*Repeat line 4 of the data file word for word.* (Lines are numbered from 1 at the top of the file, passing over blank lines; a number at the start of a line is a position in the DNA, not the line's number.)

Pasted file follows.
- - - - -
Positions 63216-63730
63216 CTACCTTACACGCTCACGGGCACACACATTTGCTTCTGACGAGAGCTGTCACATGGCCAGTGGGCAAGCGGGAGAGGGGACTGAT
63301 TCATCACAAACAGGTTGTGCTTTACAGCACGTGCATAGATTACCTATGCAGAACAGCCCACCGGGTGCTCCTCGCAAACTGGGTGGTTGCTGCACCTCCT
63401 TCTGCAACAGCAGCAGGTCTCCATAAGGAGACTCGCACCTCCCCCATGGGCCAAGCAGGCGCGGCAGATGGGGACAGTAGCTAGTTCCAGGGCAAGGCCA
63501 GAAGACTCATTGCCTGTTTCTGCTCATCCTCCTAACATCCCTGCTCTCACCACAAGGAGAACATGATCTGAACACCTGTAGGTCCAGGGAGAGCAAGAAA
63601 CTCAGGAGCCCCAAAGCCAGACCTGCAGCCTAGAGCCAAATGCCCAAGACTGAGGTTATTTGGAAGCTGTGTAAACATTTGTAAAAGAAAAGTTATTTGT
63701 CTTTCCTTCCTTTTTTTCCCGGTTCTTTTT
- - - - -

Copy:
63401 TCTGCAACAGCAGCAGGTCTCCATAAGGAGACTCGCACCTCCCCCATGGGCCAAGCAGGCGCGGCAGATGGGGACAGTAGCTAGTTCCAGGGCAAGGCCA